Item #1018 The Fall of the House of Usher [and 8 Others]; in Burton's Gentleman's Magazine. Adgar Allan Poe.
The Fall of the House of Usher [and 8 Others]; in Burton's Gentleman's Magazine
The Fall of the House of Usher [and 8 Others]; in Burton's Gentleman's Magazine
The Fall of the House of Usher [and 8 Others]; in Burton's Gentleman's Magazine

The Fall of the House of Usher [and 8 Others]; in Burton's Gentleman's Magazine

Philadelphia: William E. Burton, 1839. First Edition. Hardcover. A annual volume (12 months, starting in July 1839 and ending June 1840). Contemporary 3/4 calf and marbled boards, binding worn, sporadic foxing throughout, but, otherwise, clean internally. Very good. Item #1018

Seven stories and poems by Poe, first appeared in these issues of Burton's Gentleman's Magazine and 2 more are reprinted for the first time. They are:

"The Conversation of Eiros and Chairman"
"The Fall of the House of Usher" (September 1839)
"The Journal of Julius Rodman" (one chapter per issue; January–June 1840)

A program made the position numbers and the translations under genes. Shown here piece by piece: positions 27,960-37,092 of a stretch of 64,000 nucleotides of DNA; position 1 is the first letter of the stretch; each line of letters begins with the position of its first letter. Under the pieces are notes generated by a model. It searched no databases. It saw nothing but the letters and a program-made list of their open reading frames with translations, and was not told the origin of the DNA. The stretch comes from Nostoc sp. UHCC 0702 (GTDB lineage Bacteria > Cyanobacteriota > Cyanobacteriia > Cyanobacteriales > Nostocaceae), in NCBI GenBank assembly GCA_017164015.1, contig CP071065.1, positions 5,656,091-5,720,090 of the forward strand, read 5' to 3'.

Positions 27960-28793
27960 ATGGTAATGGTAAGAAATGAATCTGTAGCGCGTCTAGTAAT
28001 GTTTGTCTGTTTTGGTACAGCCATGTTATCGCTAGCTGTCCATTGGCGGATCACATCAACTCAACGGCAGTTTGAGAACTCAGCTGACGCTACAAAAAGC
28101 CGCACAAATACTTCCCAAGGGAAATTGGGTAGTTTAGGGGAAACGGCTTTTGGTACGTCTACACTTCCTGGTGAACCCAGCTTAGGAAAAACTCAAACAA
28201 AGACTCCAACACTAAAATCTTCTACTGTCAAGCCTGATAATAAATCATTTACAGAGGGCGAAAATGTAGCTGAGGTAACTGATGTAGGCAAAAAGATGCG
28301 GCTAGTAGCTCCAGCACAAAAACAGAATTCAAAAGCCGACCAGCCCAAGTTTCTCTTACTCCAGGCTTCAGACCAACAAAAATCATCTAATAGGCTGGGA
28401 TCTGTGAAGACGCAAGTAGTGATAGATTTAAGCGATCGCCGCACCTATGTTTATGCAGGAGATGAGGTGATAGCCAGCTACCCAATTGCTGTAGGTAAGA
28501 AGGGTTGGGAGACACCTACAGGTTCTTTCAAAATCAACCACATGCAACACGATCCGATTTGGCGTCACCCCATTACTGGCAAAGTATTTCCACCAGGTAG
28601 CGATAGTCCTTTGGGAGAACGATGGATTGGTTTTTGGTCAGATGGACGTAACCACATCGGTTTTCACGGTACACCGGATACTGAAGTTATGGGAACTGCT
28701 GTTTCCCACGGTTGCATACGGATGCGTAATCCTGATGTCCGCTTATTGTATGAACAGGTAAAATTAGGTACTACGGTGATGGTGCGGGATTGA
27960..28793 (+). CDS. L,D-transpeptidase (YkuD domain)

"The Man That Was Used Up" (August 1839)
"Peter Pendulum" aka "The Business Man" (February 1840)
"The Philosophy of Furniture" (May 1840)
"To——" (a variation of "Lines Written in an Album", 1835) (August 1839)
"To Ianthe in Heaven" (July 1839)
"William Wilson" (1st appeared in "The Gift [...] for 1840, September 1839 reprinted here October 1839)

The Fall of the House of Usher has all the essential features of the Gothic, a haunted house, dreary landscape, granite sky, inclement weather, mysterious sickness, and doubled personality. For all its Gothic elements, however, the terror of this story is its vagueness because we never know where or when it takes place (there are no narrative markers). The reader is alone with the narrator in this haunted space, and neither we nor the narrator know why. Although he is Roderick’s most intimate boyhood friend, the narrator apparently does not know much about him—like the fact that Roderick has a twin sister. Poe asks us to question the reasons both for Roderick’s decision to contact the narrator in this time of need and the bizarre tenacity of the narrator’s response. While Poe provides the recognizable building blocks of the Gothic tale, he contrasts this standard form with a plot that is inexplicable, sudden, and full of unexpected disruptions. The story begins without complete explanation of the narrator’s motives for arriving at the house of Usher, and this ambiguity sets the tone for a plot that continually blurs the real and the fantastic.

Price: $1,000.00

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